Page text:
My First Day in a Taxi

One Saturday morning, I stared at myself in the mirror, and realized I had very long shabby uncombed hair. I usually visit the saloon with my father, but that day - he was off to work with the family car. As my mother was preparing to go for shopping, I requested her to take me to the saloon first for a gentleman’s haircut. She accepted but told me that she’s going to board a taxi. WHAT!!, I asked- very nervous without a doubt, because it was my very first attempt to board a taxi.

I hesitantly put on my sandals to get ready for the journey. We had to move a short walkable distance to the taxi stage. When we got there, all commuter taxis available were full, so we had to wait for 8 more minutes. Finally, there was one and I couldn’t wait but to board and occupy the two remaining seats.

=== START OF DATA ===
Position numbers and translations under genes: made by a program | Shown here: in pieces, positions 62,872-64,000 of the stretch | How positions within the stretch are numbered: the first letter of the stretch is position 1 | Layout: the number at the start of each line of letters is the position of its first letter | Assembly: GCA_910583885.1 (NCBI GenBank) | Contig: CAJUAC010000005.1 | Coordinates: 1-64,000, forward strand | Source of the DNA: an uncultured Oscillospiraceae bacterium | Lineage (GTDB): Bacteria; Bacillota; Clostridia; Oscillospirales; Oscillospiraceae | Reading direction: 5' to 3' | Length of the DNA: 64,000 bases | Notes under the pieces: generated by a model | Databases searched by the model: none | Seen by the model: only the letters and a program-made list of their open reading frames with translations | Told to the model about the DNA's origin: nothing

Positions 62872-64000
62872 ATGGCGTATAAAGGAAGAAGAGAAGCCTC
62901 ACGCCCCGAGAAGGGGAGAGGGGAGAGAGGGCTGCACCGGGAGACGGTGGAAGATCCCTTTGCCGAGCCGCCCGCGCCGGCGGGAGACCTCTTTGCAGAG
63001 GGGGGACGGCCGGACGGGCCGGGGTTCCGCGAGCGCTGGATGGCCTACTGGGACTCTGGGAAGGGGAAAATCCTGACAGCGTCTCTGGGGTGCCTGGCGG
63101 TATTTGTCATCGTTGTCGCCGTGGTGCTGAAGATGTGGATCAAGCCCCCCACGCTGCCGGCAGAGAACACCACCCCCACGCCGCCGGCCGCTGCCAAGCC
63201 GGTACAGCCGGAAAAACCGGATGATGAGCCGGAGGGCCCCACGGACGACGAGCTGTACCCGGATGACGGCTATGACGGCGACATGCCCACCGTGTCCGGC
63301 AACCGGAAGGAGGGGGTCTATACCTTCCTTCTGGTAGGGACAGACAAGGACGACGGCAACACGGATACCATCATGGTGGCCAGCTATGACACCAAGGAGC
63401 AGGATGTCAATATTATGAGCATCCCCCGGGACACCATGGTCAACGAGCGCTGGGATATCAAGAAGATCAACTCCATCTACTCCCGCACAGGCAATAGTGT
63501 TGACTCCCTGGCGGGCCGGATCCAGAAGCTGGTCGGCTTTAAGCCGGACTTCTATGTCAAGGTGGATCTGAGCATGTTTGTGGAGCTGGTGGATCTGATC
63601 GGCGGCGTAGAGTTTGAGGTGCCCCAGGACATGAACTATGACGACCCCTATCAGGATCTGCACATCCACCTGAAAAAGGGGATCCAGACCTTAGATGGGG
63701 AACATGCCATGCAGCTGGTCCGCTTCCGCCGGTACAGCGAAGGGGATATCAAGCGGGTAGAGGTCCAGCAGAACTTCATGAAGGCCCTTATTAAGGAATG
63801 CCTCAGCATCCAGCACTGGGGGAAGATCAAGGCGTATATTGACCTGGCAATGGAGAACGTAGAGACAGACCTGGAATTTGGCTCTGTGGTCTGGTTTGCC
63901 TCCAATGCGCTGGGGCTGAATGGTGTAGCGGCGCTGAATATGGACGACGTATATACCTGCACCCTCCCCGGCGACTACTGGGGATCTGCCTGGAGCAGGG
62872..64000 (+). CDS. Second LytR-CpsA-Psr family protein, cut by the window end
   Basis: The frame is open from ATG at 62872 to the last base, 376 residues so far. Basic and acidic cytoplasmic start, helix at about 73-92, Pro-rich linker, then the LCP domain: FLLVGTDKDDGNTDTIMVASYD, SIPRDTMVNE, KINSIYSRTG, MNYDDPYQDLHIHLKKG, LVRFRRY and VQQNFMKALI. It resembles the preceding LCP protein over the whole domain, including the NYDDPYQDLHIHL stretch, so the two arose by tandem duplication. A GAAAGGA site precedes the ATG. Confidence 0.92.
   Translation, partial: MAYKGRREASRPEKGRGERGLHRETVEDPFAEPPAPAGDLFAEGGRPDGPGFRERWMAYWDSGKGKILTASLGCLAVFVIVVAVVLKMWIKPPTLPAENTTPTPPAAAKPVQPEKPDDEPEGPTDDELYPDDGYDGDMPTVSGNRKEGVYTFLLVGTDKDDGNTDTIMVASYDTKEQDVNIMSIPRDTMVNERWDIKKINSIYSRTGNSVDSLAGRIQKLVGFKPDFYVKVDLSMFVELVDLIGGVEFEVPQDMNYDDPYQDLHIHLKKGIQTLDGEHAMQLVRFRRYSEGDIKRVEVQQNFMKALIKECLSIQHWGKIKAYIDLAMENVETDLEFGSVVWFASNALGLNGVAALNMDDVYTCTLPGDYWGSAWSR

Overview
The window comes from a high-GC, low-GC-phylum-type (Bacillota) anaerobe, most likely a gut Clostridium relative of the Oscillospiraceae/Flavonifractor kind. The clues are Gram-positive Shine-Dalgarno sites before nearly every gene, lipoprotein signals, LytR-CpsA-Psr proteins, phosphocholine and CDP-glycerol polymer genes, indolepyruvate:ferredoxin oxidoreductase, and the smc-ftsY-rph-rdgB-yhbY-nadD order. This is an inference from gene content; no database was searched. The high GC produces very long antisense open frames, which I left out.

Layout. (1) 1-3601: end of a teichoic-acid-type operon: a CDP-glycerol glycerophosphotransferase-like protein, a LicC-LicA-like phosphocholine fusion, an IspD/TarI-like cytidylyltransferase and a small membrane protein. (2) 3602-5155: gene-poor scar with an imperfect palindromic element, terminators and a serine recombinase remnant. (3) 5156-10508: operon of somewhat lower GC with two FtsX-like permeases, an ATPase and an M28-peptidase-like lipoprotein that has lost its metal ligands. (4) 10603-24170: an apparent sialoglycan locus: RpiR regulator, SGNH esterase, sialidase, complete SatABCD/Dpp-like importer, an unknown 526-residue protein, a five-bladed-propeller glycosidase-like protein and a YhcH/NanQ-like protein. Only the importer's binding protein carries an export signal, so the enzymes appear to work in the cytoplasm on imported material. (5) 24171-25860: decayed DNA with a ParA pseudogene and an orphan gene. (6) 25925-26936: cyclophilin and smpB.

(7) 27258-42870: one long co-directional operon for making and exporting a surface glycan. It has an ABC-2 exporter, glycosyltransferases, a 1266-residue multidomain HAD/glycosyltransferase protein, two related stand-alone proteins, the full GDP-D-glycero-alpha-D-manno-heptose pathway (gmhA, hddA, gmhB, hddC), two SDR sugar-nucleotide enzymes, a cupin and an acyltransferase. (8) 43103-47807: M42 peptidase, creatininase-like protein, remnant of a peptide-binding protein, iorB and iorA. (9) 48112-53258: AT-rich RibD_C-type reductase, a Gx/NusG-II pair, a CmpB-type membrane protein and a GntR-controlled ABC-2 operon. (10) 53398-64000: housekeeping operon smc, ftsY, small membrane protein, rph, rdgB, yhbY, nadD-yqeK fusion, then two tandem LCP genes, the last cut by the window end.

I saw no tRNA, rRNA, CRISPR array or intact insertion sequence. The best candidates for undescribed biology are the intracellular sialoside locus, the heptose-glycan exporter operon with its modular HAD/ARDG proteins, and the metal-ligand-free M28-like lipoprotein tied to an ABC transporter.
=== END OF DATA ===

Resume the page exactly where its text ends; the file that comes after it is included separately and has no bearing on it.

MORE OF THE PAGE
That day, I realized that a taxi has a driver and a conductor. As the driver is behind the steering wheel, the conductor is busy with the passengers, talking to them, collecting transport fare, opening for those disembarking and calling in those willing to board.

After 20 minutes’ drive, I heard mummy tell the conductor “Maaso awo” which translates; “we are stopping there”. ‘’Grrruuu’’, sound of the old taxi door as the conductor opened for us to get out. She paid the conductor 2000 shillings as we had reached our destination.

What I liked most about the journey were the people talking freely about sports, increase in children’s fees and politics in their local dialect, and what I disliked were the unending stop overs every after 3 minutes for passengers coming in and out. Either way, DID I ENJOY THE COMMUTER TAXI JOURNEY??? YES, I DID.

Samuel Luutu Bazanye

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